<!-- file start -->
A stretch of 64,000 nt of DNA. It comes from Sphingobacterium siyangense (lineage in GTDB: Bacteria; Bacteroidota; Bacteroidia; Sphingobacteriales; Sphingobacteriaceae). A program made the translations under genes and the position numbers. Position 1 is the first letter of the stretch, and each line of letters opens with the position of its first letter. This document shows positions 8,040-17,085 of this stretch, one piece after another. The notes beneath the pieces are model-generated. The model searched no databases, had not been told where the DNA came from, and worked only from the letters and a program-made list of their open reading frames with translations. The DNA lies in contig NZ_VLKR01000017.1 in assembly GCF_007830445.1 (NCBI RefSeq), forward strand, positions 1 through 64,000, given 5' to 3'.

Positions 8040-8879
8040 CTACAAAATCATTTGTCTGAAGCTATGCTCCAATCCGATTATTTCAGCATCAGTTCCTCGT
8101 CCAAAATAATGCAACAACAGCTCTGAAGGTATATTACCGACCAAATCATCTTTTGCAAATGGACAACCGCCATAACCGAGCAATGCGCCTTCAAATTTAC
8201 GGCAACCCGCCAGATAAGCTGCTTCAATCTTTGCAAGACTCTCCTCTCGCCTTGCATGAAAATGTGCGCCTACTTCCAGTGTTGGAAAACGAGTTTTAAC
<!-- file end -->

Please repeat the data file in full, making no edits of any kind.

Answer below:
A stretch of 64,000 nt of DNA. It comes from Sphingobacterium siyangense (lineage in GTDB: Bacteria; Bacteroidota; Bacteroidia; Sphingobacteriales; Sphingobacteriaceae). A program made the translations under genes and the position numbers. Position 1 is the first letter of the stretch, and each line of letters opens with the position of its first letter. This document shows positions 8,040-17,085 of this stretch, one piece after another. The notes beneath the pieces are model-generated. The model searched no databases, had not been told where the DNA came from, and worked only from the letters and a program-made list of their open reading frames with translations. The DNA lies in contig NZ_VLKR01000017.1 in assembly GCF_007830445.1 (NCBI RefSeq), forward strand, positions 1 through 64,000, given 5' to 3'.

Positions 8040-8879
8040 CTACAAAATCATTTGTCTGAAGCTATGCTCCAATCCGATTATTTCAGCATCAGTTCCTCGT
8101 CCAAAATAATGCAACAACAGCTCTGAAGGTATATTACCGACCAAATCATCTTTTGCAAATGGACAACCGCCATAACCGAGCAATGCGCCTTCAAATTTAC
8201 GGCAACCCGCCAGATAAGCTGCTTCAATCTTTGCAAGACTCTCCTCTCGCCTTGCATGAAAATGTGCGCCTACTTCCAGTGTTGGAAAACGAGTTTTAAC